Brilliantly British: Our writers on the best of British that mean the most to them

We will use your email address only for sending you newsletters. Please see our Privacy Notice for details of your data protection rights.

CAROLE MALONE For me, one of the best British inventions of all time is the good old sandwich. No day is complete unless at some point I stop whatever it is I’m doing to have a sandwich and a cup of tea. Even if I’m on a diet, I’ll factor in the calories for a sarnie. Which is how I’m such an expert on the calorie count of all Waitrose’s sandwiches (my favourite is salt beef, mustard and pickle) and Marks & Spencer’s (cheese savoury on brown).

Yes, I love those cafes and coffee shops that do “continental” sandwiches – panini, French bread, brioche, sourdough.

But the truth is, I much prefer good old thick-sliced British bread.

The person responsible for this clever, life-changing innovation was John Montagu, the 4th Earl of Sandwich in 1762.

The story goes that Sandwich, a compulsive gambler, was so hooked on his card game that one night he didn’t want to leave the gaming table to eat.

Instead he asked for roast beef to be placed between two slices of bread so that he could eat it with his hands.

The idea caught on and others began to “order the same as Sandwich”. The rest, as they say, is history.

Now the world-beating British sandwich industry is worth £8billion a year, which is incredible considering Marks and Spencer’s was the first store to start selling them in 1980.

But more importantly, the sandwich has become an integral part not just of British cuisine but British tradition.

It’s freed us from the tyranny of the knife, fork and the dining table.

It allows us to walk, read, take the bus, work at our computers while we eat.

No British picnic, no garden party, no afternoon tea, no cricket match would be complete without sandwiches.

Something so simple, yet so homely and satisfying, has become part of the fabric of British life.

And despite all the exotic food influences that have flooded into Britain in recent years (and thank God for them), guess what the nation’s favourite sandwich still is – a bacon butty.

Just writing those words makes me want to go and make one?

ANN WIDDECOMBE In 1902 a small factory in Burton-on-Trent began to make Marmite and it still does.

Who but the British could make a spread so distinctive that it has given its name to any sharp like or dislike, as in a Marmite politician?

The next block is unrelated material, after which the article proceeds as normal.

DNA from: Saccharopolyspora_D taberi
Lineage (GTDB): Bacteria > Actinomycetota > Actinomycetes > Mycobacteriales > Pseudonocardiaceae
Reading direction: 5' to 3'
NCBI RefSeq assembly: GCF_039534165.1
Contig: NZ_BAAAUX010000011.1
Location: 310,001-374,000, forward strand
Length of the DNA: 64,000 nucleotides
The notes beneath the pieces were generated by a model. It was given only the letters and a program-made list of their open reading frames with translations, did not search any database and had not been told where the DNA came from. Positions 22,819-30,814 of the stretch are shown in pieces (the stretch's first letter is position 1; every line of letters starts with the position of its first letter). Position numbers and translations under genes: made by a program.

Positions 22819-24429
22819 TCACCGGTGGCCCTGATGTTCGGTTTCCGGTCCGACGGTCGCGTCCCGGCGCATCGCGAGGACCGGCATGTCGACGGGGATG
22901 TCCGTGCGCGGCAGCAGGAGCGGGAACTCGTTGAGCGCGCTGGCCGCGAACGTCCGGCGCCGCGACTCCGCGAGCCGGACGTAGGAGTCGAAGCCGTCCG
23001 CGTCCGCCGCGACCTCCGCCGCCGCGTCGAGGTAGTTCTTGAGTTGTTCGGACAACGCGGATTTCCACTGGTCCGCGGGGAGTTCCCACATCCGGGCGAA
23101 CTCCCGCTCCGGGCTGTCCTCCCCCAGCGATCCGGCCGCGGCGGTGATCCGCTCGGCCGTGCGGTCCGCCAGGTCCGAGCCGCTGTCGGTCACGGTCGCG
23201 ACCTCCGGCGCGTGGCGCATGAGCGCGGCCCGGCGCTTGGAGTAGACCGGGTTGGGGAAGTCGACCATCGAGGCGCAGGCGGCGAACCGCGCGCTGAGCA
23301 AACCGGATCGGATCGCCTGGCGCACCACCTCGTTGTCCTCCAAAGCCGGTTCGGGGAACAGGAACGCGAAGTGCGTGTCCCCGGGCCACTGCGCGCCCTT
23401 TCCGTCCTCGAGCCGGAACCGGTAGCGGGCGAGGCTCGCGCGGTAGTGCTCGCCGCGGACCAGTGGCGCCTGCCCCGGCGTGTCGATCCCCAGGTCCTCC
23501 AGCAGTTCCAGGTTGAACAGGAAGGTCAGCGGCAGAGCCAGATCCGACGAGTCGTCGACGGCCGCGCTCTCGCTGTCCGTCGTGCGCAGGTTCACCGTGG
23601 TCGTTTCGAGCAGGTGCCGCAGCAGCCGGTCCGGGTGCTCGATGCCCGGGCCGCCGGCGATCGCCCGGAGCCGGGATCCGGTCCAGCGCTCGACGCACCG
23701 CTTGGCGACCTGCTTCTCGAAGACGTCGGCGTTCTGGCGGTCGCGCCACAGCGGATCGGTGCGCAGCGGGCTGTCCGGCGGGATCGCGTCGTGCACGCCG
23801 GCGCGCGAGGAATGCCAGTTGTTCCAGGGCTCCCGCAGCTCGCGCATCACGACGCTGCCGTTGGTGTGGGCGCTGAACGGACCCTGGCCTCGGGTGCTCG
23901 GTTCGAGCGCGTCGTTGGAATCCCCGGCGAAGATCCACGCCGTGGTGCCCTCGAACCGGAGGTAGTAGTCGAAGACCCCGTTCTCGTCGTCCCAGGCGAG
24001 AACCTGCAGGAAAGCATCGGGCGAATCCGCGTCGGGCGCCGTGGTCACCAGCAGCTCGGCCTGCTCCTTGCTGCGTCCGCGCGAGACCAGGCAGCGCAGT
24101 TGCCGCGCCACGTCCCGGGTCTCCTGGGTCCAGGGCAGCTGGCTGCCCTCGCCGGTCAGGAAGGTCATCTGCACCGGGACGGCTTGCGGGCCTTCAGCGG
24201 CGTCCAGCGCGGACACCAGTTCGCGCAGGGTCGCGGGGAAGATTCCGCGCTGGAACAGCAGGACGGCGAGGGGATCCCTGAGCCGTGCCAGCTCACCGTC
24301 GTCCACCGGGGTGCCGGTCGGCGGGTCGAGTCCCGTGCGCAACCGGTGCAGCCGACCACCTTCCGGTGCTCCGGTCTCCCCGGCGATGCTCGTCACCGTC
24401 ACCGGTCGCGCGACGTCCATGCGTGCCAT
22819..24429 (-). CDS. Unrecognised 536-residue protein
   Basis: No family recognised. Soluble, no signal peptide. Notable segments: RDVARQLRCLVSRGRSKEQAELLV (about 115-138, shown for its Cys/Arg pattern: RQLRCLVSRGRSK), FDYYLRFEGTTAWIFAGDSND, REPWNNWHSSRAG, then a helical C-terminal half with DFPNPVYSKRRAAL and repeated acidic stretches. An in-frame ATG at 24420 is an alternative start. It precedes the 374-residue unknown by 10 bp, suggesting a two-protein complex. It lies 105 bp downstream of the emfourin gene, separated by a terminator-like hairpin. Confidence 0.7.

And I should know.

The Australians tried, producing vegemite in 1922.

Indeed, it was in Australia that I tried it for the first and last time. Eeeeerrrrgh!

On a trip to Hawaii, I came upon a shop selling old-fashioned games and bought a set of jacks for my great nephews.

That evening I idly looked at the label and found they were made less than five miles away from my home on Dartmoor!

I should have guessed: no other nation does nostalgia as well as the Brits (that’s why we are so good at pageantry).

The pantomime season, that uniquely British entertainment which foreign visitors find so baffling, would normally get going about now.

We export Marmite and games but not pantomime.

Why on earth not?

“They wouldn’t get it,” one impresario told me.

Cornish brie or French brie?

Cornish every time.

The French and Italians may turn their noses up at British food but who gave the world pasties and sandwiches?

Vive la Grande-Bretagne! Vive Brexit!

VANESSA FELTZ Okay. This isn’t difficult.

Wake up.

Yawn.

Stretch.

Lurch into the kitchen and treat yourself to the jewel in our culinary crown – the Full English Breakfast.

Do it properly.

Don’t skimp on the golden creaminess of the butter, the quality of the egg, the pedigree of the bacon, the piquancy of the black pudding or the indigenous inventiveness of the sausage.

Make sure every morsel has been born, raised, grazed and harvested on British soil.

Ensure the tomatoes are local.

Don’t dream of your fried slice hailing from anywhere South of Dover.

Plenty of ketchup and brown sauce should be to hand too.

Serve on fine British china.

A plate by Emma Bridgewater or Josiah Wedgwood ensures every bite you ferry mouthwards is redolent of our green and pleasant land.

Lay a snowy linen cloth carefully crafted in the British Isles.